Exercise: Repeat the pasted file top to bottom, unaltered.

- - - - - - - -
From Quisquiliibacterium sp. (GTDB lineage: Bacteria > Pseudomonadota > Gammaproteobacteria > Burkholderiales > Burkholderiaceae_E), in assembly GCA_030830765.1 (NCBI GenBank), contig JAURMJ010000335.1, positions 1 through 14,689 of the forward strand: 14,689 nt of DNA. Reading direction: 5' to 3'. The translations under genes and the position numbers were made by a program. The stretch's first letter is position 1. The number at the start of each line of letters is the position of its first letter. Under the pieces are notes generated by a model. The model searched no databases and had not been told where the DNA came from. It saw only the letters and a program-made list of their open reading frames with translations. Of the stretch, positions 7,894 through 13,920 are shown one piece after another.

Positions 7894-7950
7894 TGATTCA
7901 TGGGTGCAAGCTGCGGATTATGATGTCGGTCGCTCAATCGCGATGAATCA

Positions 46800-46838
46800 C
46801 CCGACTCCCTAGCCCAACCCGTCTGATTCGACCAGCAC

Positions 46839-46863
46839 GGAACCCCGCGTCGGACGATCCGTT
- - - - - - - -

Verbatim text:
From Quisquiliibacterium sp. (GTDB lineage: Bacteria > Pseudomonadota > Gammaproteobacteria > Burkholderiales > Burkholderiaceae_E), in assembly GCA_030830765.1 (NCBI GenBank), contig JAURMJ010000335.1, positions 1 through 14,689 of the forward strand: 14,689 nt of DNA. Reading direction: 5' to 3'. The translations under genes and the position numbers were made by a program. The stretch's first letter is position 1. The number at the start of each line of letters is the position of its first letter. Under the pieces are notes generated by a model. The model searched no databases and had not been told where the DNA came from. It saw only the letters and a program-made list of their open reading frames with translations. Of the stretch, positions 7,894 through 13,920 are shown one piece after another.

Positions 7894-7950
7894 TGATTCA
7901 TGGGTGCAAGCTGCGGATTATGATGTCGGTCGCTCAATCGCGATGAATCA

Positions 46800-46838
46800 C
46801 CCGACTCCCTAGCCCAACCCGTCTGATTCGACCAGCAC

Positions 46839-46863
46839 GGAACCCCGCGTCGGACGATCCGTT